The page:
THIS time last year we published photos of drug dealers posing with weapons including a crossbow and a sword together with wads of cash.

The photos were taken from the mobile phones of Tommy Lee Jauncey and Kane Ingram who have admitted conspiracy to supply crack cocaine and heroin in Worcester, providing a glimpse of the city's criminal underbelly.

Jauncey, 23, previously of St George’s Lane, Worcester, Scott Fewtrell, 28, of Chedworth Drive, Worcester, and their driver, 28-year-old Jake Cox, had already admitted conspiracy to cause Luke Bridger actual bodily harm.

However, Ingram , 21, of Saddlers Walk, Worcester, and 35-year-old drugs ‘boss’ Asgar Khalfe were cleared of conspiracy to harm Mr Bridger at their trial at Worcester Crown Court in December last year.

Khalfe, previously of Townley Gardens, Aston, Birmingham admitted both drugs conspiracies between January 1 and August 31, 2017. Mr Bridger, described by the prosecution as a ‘rival dealer’, had talked to Ingram of robbing Ozzie (Khalfe) and had tried to recruit Ingram and according to the prosecution wanted to ‘asset strip’ his business, taking his dealers, his contacts and his customer base.

However, when Ingram did not attend a meeting with Mr Bridger the two exchanged personal insults and threats over Facebook Messenger.

Ingram said in the witness box that the two met in Cripplegate Park in Worcester and Mr Bridger punched him in the face. Matters came to a head on August 30, 2017 when Jauncey fired a blank pistol at Mr Bridger’s home in the city’s Carlisle Road as a child cowered in fear.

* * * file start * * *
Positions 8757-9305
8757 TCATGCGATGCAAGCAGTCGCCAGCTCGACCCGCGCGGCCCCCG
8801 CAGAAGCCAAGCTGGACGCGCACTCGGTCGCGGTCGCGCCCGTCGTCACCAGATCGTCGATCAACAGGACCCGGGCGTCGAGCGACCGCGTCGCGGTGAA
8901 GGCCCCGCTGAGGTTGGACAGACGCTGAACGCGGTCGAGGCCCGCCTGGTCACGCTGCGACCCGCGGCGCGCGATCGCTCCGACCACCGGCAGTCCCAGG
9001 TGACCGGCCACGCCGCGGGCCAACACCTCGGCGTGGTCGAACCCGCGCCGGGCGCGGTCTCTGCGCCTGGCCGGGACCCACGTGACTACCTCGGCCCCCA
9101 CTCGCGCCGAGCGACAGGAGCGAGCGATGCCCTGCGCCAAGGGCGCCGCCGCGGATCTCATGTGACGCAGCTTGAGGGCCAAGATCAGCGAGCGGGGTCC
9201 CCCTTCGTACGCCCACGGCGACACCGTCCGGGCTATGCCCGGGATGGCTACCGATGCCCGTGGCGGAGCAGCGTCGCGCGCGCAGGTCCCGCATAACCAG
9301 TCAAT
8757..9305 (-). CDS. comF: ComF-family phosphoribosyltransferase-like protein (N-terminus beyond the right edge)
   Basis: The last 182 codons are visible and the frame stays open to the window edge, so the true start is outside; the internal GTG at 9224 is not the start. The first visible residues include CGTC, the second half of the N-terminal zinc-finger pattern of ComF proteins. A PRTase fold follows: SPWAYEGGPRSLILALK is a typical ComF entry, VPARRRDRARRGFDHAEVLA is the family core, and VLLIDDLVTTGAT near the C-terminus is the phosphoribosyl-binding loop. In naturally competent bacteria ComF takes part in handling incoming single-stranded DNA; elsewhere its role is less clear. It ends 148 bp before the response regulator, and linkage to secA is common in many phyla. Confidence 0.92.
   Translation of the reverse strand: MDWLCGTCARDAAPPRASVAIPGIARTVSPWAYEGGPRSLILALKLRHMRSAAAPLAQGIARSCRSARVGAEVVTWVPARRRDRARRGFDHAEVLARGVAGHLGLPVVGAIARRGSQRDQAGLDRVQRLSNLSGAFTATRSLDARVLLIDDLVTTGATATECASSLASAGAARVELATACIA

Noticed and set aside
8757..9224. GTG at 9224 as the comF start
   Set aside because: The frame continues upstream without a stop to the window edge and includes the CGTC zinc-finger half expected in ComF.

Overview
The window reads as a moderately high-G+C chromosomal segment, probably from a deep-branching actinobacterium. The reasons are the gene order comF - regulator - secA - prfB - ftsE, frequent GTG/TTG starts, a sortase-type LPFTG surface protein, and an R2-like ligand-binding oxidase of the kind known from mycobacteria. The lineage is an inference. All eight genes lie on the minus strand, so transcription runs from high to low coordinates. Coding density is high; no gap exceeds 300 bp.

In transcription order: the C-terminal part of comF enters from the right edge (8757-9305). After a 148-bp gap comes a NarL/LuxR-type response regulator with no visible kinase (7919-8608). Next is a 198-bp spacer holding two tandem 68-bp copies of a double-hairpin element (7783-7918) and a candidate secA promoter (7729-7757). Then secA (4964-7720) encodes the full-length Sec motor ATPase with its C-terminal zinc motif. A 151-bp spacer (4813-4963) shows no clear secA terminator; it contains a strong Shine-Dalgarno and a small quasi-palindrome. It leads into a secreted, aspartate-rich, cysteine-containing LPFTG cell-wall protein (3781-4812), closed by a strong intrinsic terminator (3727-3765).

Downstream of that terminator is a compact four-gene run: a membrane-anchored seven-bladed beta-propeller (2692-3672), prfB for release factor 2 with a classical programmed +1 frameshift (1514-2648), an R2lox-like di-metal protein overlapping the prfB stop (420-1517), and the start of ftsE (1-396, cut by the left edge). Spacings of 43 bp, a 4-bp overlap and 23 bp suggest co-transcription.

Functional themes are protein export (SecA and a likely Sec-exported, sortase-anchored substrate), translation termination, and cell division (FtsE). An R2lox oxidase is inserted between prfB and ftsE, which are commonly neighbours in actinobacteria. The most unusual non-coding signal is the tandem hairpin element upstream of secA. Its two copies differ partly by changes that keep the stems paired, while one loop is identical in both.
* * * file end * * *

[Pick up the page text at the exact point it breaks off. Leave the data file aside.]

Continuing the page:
During the same incident Fewtrell discharged a crossbow at ‘head height’, damaging the frame of the door.

The prosecution had claimed that Khalfe ordered ‘the hit’ on the Bridger home even though he was not present and that Ingram was aware of the plot because he was in Durrant’s in Mealcheapen Street when the blank firing pistol was bought.

Both men were unanimously cleared by a jury of 12 women. Before the attack the orange gun was painted black with paint from Poundland to make it look more like a real gun.

Khalfe and Ingram were sentenced for their role in the drugs conspiracies the next day alongside Cox and Jauncey who also pleaded guilty. Fewtrell, Cox and Jauncey were also sentenced for the conspiracy to harm Mr Bridger.

Cox was jailed for a total of two years and four months. Jauncey was jailed for nine years. Ingram was jailed for four years. Fewtrell was placed on a deferred sentence at a later hearing.

Khalfe - the drug operation's 'kingpin' - was allowed to vacate his pleas as judge Nicolas Cartwright recognised the 12 year sentence he is already serving for a drugs conspiracy was linked to the case.